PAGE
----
As a public service, while waiting in line behind Mr. or Mrs. Cash, I count the pet hairs on the back of the person's clothes, and when finished (often, this takes almost until they are checking out and leaving the store), I say the number out loud, followed by the identification of the pet. For instance, I might say "thirty-six, dog," or "fifty-five, cat," depending on the animal. This is not an effort to be rude, rather it's an attempt to be helpful, alerting the wearer-of-black that they have some personal maintenance to do before attending that all-important-meeting. There is no charge for this favor.
So far, no one has thanked me for this valuable observation, even though it's delivered in a soft-spoken and respectful manner. There have been some off-putting looks, and one woman turned around after I said "forty-four cat, twenty-two dog," (the combo, perhaps the most difficult to sort while counting), and quickly replied, "Sixty-six, nut-ball." I figured she was just one of those math whizzes, because she didn't even bother to take into account the dog and cat part.
Another time, after I said, "Twenty-nine dog," this guy delivered an immediate, "Hike!"
It became clear that my message was not being received as intended. That is, until I ran into Mincey: waved-out, wild looking red hair and big peace-symbol earrings. She was ahead of me in line at Happy Foods and wearing a black cape when I said, "Nineteen, cat."
"Twenty-one, if you look closer," she replied. "I counted them before I came into the store. I left my beret in the car because, besides looking not right, it had thirty-three, and the two added up to be an even number, and you know what can happen with that." She held out her hand, "I'm Mincey; I count. My cat, Mr. Numbers, keeps me busy. Beige fur."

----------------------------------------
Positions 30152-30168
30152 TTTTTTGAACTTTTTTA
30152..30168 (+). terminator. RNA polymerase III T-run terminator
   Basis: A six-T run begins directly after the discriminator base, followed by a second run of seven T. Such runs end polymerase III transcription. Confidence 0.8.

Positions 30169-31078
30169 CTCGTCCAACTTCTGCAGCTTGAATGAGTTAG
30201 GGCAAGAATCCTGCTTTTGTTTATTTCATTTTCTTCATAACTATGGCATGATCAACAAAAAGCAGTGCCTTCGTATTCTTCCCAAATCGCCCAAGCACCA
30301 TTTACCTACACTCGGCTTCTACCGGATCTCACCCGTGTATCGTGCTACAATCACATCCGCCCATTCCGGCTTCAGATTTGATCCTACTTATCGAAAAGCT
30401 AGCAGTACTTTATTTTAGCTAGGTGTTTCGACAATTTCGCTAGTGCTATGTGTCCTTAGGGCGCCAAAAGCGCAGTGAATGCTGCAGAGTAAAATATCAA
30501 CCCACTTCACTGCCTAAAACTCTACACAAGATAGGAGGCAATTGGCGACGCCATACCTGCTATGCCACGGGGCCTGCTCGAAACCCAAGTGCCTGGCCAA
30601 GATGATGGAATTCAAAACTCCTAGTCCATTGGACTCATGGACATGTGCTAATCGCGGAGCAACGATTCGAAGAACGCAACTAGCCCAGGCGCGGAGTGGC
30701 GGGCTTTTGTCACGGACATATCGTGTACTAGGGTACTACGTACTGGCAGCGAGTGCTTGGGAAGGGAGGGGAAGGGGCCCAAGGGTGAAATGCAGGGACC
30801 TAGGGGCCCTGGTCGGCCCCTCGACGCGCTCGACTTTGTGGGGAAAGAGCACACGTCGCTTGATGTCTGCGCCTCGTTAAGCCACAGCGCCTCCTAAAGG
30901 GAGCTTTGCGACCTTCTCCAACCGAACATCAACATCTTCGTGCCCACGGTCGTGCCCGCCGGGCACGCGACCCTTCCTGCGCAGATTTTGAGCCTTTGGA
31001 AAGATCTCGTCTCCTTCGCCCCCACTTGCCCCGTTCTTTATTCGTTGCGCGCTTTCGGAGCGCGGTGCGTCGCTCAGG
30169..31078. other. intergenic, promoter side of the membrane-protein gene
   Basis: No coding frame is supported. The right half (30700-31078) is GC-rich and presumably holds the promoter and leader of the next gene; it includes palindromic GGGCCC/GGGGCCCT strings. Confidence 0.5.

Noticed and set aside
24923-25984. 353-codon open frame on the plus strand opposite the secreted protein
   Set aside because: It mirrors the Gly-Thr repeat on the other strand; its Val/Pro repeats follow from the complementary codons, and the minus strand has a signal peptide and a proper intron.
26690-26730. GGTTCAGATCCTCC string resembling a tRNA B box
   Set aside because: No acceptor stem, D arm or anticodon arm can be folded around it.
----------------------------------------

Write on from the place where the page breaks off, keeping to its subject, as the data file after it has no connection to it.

We walked out of the store together, counting out-loud, in unison, the floor tiles beneath our feet. Once outside, the subject eventually turned to the wisdom of Zorro for choosing a black horse. "Imagine the maintenance on the cape if he'd have ridden a white one," she said. We laughed and also agreed there's no room for plaid in our lives. As Mincey says, "It's a confusing mass of every-which-way colors that has the ability inspire a headache." And shirts with pictures on them. Mincey said when a guy shows up for a date wearing a t-shirt featuring a picture of a largemouth bass or a deer head, the relationship is deemed unsalvageable.
My own shirt was a plain light grey, and, other than buttons, had no ornamentation, which gave me the courage to ask a question that's kept me wondering for a long time. I asked her what kind of dog she thought Johnny Cash had. Her answer was very definite, "A black one." She told me how she observed these things for many years and even brought binoculars to a Johnny Cash concert in 1976. Her report: "Nothing, not one hair, so it must've been a black something-or-other." Mincey was an expert in her field.
I thanked Mincey for assigning a punctuation to this mystery, and when I turned to go, she shouted after me, "See you on the next odd numbered day with a multiple of three, my shopping days."
On the way home, I wondered if that meant we had a date. This could be trouble. Maybe I'd gotten in over my head and people will talk about my new affair and I'll be relegated to the liquor lane at Happy Foods where the guys wearing odorous cologne check out. I can't possibly have an affair; it's just one more chore with extra laundry, leftover beverages, and unexplainable half-eaten bags of snacks, not to mention the burden of keeping stories straight. This had doom, worry, and disappointment written all over it. There was only one option: I headed to Gibler's Sporting Goods where they sell t-shirts emblazoned with the wholesome, yet pugnacious, largemouth bass. I hope Mincey understands. Breaking up is so very hard to do.